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Namie Amuro, also known as the Japanese Madonna, is one of the biggest selling artists in the history of J-pop music.

Pop singer Namie Amuro, the ‘Japanese Madonna’, to quit show business in 2018

The 40-year-old singer of megahits such as Can You Celebrate?, Body Feel Exit and Sweet 19 Blues has just celebrated the 25th anniversary of her music career and plans to release one final album

Japanese pop singer Namie Amuro, who has a strong fan base throughout Asia, says she will quit show business in September next year.

“I, Namie Amuro, would like to take this opportunity to inform all of my fans of my decision to retire as of September 16, 2018,” the 40-year-old singer of megahits such as Can You Celebrate? posted on her website yesterday.

The surprise announcement by Amuro, who became a fashion phenomenon in the 1990s and has performed in Hong Kong multiple times, came after she marked the 25th anniversary of her music career on Saturday and performed a commemorative concert over the weekend in her home prefecture of Okinawa.

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“I could not have gone 25 years without your support, for which I am eternally grateful,” she wrote yesterday, which was also her birthday, vowing to make this year one “filled with wonderful memories for me and the fans together”.

“I plan to make the last year of my music career meaningful by focusing my full attention on creating a final album and performing at concerts,” she added.

Amuro performing at Hong Kong’s AsiaWorld-Expo in 2013. Photo: G Music

Amuro made her professional debut in 1992 as part of a group called Super Monkey’s, after which she became a solo singer in 1995.

Her performances as both a singer and dancer captivated fans in Japan and elsewhere in Asia and she eventually emerged as a major star in Japan, churning out a string of hits including Chase the Chance, Body Feels Exit, Don’t Wanna Cry and Sweet 19 Blues.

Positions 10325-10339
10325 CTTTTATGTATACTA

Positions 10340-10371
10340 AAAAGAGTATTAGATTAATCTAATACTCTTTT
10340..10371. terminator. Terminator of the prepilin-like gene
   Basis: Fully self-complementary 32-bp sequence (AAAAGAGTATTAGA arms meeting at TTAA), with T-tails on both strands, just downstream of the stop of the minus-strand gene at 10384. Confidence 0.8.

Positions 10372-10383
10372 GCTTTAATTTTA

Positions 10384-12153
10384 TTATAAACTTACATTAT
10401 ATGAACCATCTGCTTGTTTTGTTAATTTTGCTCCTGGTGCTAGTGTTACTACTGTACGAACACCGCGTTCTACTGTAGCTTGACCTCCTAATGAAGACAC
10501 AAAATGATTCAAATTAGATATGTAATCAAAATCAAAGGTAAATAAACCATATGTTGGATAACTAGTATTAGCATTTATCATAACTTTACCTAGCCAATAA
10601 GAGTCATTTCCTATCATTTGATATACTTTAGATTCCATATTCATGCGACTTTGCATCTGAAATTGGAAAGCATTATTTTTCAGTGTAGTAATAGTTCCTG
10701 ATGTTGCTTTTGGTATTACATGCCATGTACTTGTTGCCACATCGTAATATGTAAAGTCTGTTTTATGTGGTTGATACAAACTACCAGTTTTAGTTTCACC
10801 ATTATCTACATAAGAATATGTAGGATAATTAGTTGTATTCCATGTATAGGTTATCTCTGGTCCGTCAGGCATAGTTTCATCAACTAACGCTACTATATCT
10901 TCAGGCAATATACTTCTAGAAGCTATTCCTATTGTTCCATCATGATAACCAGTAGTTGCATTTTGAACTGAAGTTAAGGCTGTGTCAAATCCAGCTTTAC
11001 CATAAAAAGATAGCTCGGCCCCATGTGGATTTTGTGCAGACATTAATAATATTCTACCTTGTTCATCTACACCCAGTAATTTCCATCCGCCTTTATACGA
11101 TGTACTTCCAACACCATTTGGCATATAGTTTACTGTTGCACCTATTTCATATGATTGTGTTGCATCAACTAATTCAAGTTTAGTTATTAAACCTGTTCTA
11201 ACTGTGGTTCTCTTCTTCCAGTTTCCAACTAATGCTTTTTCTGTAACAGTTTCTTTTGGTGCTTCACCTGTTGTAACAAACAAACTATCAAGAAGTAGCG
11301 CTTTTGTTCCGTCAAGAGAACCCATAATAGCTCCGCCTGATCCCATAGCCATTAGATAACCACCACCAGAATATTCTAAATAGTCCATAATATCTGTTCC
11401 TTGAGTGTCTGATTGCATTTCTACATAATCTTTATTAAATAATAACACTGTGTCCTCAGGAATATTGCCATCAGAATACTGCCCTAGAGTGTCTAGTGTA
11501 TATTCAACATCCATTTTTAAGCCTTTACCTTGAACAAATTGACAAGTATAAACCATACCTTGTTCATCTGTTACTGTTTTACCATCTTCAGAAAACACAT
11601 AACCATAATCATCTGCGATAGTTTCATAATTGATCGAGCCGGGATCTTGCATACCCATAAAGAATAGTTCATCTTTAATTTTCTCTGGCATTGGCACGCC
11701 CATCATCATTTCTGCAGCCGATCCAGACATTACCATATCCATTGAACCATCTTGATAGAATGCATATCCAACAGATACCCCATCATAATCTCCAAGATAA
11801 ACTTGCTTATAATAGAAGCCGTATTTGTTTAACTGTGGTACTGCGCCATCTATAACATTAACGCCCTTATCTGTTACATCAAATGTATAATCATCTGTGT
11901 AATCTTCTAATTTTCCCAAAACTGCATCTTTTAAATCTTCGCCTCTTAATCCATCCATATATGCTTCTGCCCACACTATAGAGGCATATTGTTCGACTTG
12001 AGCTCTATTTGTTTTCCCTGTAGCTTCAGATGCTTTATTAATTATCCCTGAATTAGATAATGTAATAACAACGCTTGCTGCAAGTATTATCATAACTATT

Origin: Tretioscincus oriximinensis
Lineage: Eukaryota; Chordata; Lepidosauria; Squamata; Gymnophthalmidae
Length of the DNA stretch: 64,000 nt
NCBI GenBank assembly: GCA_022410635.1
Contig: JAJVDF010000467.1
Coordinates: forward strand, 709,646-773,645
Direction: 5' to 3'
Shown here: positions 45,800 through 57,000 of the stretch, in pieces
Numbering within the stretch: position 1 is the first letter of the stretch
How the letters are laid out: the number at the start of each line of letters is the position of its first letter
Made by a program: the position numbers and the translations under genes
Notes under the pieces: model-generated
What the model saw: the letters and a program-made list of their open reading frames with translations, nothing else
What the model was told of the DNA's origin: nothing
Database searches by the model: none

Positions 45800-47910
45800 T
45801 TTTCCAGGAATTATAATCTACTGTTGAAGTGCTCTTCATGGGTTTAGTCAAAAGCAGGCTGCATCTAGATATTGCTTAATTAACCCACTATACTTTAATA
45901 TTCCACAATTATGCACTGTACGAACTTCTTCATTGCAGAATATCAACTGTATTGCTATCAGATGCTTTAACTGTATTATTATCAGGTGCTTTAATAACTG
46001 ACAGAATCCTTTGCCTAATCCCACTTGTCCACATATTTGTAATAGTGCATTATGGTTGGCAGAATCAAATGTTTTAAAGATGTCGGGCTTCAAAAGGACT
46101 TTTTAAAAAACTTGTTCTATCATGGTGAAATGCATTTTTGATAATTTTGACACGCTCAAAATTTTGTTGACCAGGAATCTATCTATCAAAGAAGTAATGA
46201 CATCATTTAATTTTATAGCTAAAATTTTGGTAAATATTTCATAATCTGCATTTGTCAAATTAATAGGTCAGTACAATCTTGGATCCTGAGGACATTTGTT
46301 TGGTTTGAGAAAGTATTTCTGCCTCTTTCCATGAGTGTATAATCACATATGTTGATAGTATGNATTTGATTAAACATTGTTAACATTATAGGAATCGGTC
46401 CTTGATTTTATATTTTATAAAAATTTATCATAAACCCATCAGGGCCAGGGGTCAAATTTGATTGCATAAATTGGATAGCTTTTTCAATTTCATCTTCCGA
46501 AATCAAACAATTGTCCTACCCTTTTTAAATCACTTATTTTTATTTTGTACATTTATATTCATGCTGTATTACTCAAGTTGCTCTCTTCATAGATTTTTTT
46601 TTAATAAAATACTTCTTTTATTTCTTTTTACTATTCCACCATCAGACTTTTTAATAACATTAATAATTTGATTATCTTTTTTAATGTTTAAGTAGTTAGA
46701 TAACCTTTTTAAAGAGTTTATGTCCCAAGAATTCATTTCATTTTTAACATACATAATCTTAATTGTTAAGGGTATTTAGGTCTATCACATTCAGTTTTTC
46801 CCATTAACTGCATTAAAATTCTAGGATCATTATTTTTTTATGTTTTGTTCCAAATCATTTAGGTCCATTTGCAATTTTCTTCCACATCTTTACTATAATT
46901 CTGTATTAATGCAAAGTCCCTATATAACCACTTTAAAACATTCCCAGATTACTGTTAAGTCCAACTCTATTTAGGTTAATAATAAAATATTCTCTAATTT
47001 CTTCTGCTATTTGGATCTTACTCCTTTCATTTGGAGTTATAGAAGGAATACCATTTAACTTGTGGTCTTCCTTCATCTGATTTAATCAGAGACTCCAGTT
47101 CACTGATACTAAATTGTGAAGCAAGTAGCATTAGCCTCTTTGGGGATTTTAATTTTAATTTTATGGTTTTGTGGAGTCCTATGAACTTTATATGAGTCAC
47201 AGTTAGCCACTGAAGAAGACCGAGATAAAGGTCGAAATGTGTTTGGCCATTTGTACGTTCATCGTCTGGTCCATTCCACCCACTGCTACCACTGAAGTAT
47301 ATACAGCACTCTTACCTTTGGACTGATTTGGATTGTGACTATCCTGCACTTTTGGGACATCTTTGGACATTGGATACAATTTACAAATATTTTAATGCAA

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Some of her biggest hits in the 1990s were composed by Tetsuya Komuro. Can You Celebrate? sold more than 2 million copies, while her first album, Sweet 19 Blues, was a huge hit, selling 3 million copies.

She also won music awards including the Japan Record Awards’ prestigious Grand Prix Award for two years in a row, and marked several impressive milestones as a singer, such as performing overseas in South Korea and Taiwan.

Amuro performing at AsiaWorld-Expo in 2013. Photo: G Music

A native of Okinawa prefecture, Amuro sang Never End at a welcome reception for leaders of the Group of Eight nations at their summit in Okinawa in 2000.

Clad in a miniskirt, thick-soled boots and brown dyed hair, Amuro also became a fashion icon, creating a phenomenon known as “Amuraa” with many young girls and women copying her fashion, hairstyle and make-up.

Her popularity also paved the way for other artists from Okinawa, including the all-girl pop group Speed.

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She married in 1997 at the peak of her career to Masaharu Maruyama, also known as Sam from Japanese pop group TRF. She made a comeback the next year and performed on the year-end music show of Japanese broadcaster NHK.

The couple, who have a son, divorced in 2002.

Amuro went through a turbulent time after her mother was murdered in 1999 by the lady’s ex-husband’s brother. In recent years, she expanded her fan base from people from her generation to those in their teens. Demonstrating her continued popularity, her 2008 album Best Fiction was a huge hit.